The publication McKinsey Quarterly stated that there is no empirical evidence linking increased EPS with the value created by a transaction. So, even though many experts, bankers and investors vividly agree that short-term EPS results are not important in regards to value, it is still a common yardstick when evaluating a company. Why? The answer seems to be: because it’s easy. Everyone understands the concept of EPS so it simplifies trying to proving a point in the board room meeting or in various reports. Pressure for short-term results seem to especially arise when a company is in a more mature stage and preferably when companies grow by acquisitions. Investors are always on the look-out for high-growth companies, which is where the clash occurs.

Moving on from catch 22

So, what can be done about this catch 22? Suggestions on leverage points could be market incentives and transparency. A market incentive would be to encourage more patient, long-term capital through taxes that discourage exaggerated trading or introducing a minimum share-holding period. Internally, boards need to encourage managers who make smart decisions about trade-offs between short-term earnings and long-term value creation. This is not to say that short-termism isn’t sometimes effective, and that value creating actions sometimes do take a lot of time. They are not created equal, and shouldn’t always be held against each other. A balance between the two will lead to a healthier, more stable organization. Ultimately, a company should serve society in order to create value. The shareholders will benefit from this mindset, just maybe not right away. Valuing long-term value is the way to go!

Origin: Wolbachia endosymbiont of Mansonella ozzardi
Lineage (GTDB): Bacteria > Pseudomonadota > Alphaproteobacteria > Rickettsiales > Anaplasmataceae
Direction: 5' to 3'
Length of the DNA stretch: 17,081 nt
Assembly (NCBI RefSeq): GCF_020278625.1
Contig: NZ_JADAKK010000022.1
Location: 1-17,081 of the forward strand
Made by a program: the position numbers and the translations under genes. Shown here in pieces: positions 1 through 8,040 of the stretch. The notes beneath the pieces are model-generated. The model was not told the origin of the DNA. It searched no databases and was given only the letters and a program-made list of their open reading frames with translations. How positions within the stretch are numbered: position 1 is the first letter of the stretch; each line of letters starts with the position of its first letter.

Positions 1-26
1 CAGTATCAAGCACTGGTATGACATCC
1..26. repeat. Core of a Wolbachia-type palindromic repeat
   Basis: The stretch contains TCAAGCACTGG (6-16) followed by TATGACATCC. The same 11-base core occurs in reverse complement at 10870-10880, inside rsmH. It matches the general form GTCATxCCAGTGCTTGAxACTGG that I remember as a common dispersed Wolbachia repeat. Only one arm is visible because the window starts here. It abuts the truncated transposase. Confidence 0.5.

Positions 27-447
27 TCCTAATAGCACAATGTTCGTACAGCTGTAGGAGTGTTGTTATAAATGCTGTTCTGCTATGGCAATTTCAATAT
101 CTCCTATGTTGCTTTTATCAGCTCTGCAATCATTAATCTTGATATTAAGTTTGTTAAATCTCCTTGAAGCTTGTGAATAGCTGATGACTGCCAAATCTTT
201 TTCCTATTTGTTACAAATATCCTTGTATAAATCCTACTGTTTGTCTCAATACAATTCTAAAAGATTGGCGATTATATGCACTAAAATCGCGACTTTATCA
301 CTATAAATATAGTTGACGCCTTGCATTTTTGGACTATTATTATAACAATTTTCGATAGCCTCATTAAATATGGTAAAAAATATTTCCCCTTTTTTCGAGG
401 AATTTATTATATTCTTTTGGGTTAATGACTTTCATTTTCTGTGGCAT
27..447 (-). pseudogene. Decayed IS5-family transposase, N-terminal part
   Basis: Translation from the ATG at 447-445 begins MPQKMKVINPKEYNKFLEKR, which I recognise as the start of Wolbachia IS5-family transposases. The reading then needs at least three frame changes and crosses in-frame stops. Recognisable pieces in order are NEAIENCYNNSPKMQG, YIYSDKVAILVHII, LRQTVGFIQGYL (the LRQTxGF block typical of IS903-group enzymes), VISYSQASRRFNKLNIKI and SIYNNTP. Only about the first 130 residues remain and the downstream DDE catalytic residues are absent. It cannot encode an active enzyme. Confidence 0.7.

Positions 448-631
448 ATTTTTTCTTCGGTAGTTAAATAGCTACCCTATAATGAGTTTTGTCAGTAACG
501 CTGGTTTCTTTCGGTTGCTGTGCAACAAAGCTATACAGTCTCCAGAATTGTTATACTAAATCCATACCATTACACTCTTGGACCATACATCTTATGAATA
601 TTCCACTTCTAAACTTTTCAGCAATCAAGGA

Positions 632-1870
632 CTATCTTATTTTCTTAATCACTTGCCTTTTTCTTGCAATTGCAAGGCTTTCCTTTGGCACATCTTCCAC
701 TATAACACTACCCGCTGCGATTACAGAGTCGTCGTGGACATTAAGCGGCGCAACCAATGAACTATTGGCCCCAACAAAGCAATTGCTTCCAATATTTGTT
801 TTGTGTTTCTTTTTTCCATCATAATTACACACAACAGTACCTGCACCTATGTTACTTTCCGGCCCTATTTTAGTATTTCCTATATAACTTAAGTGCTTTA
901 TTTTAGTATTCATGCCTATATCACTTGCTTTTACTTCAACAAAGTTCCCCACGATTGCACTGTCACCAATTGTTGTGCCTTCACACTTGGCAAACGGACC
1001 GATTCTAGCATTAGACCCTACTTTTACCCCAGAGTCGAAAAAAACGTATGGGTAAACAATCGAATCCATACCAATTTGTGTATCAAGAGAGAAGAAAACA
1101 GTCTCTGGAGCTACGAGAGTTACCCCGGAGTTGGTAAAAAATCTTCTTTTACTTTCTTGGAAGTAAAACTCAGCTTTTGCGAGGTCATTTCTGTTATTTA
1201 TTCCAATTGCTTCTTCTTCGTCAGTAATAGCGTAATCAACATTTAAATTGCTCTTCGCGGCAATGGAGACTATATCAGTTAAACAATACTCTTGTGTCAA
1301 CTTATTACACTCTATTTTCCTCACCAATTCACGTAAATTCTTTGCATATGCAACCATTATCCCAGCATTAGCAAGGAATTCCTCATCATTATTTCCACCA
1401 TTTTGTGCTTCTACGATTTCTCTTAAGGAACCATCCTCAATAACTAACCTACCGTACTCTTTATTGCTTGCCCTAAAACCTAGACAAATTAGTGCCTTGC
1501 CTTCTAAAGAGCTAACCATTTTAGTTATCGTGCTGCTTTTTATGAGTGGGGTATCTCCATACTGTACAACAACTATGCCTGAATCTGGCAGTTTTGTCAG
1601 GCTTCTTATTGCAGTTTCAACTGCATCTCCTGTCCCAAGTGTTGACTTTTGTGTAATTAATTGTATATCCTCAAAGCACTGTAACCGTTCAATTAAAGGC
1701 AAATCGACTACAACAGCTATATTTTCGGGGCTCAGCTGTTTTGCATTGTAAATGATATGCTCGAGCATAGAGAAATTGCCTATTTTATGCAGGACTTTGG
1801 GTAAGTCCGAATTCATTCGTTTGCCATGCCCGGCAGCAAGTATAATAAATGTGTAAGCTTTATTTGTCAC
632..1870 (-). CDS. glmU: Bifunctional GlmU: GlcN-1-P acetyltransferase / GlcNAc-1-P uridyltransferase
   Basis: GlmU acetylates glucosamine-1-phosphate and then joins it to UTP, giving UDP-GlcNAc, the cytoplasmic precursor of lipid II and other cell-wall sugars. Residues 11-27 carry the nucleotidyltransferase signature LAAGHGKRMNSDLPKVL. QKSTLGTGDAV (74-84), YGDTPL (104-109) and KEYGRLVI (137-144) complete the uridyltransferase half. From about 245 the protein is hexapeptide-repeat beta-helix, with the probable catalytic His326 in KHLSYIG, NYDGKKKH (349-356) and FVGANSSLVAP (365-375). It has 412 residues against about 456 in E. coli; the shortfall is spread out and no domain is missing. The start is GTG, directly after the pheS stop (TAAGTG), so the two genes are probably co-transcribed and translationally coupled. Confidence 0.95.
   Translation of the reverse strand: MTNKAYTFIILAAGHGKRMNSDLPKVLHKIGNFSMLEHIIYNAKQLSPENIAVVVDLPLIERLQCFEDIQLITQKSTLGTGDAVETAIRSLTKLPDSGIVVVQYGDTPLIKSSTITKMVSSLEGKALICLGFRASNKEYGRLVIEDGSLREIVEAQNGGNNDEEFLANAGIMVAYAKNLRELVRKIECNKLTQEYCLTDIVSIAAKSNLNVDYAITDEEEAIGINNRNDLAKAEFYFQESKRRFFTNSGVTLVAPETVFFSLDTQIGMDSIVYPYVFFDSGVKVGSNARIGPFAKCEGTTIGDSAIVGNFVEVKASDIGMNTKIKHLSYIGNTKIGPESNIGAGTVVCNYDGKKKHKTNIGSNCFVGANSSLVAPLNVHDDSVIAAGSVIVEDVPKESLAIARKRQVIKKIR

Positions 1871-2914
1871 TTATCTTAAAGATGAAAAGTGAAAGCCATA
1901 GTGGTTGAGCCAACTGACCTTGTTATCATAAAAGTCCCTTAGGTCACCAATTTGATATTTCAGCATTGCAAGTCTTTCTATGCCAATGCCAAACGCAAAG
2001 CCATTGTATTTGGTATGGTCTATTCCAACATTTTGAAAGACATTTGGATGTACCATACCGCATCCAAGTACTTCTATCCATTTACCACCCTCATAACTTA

Valuation of business


Long-term value creating strategies in small companies

How a correct valuation could prevent the next financial crisis

Short-termism is a phrase used to describe the behavior of focusing excessively on short-term results, at the expense of long-term interests and value creation. History has shown us several examples of what happens when you only aim for short-term results. In 2008, with inexhaustible faith in the market and the continuous rise of house prices, banks lent money to people at tempting rates. Since the belief was that the house market rates would only continue to increase, the banks thought their loans were secure. But by tying in high-risk debt with long-term securities and selling them to investors who in turn purchased them with borrowed money, a long-term risk was created for the initial moneylender – the bank. When people who had purchased a home then started to fail their payments, the U.S. real estate market crashed. Loans became worthless since the values of the homes dropped below the value of the loan. See what a lack of an accurate valuation did here?

History repeats itself…

Still, history has a habit of repeating itself. This lesson of short-termism should have been learned during the late -90’s, or even at the very beginning of the new millennium. The dot-com bubble was also a result of short-termism. Banks and investors forgot the crucial principle of value creation. A key ratio that was abandoned was return on invested capital (ROIC) and what drove this ratio. ROIC aims to conclude how much a company earns on the capital invested in its core business. The heavy investments in Internet-based companies during the second half of the 1990’s created a sense of “winner takes all”, making investors make even riskier and more speculative moves. Investors wanted to be in on all the fast-growing new tech companies so badly, that little-to-no research or proper valuation was made. It eventually became obvious that these Internet companies didn’t have the sensational competitive advantage that the market assigned them. The companies were struggling to earn even a modest ROIC, and the result was the dot-com bubble.

… and repeats itself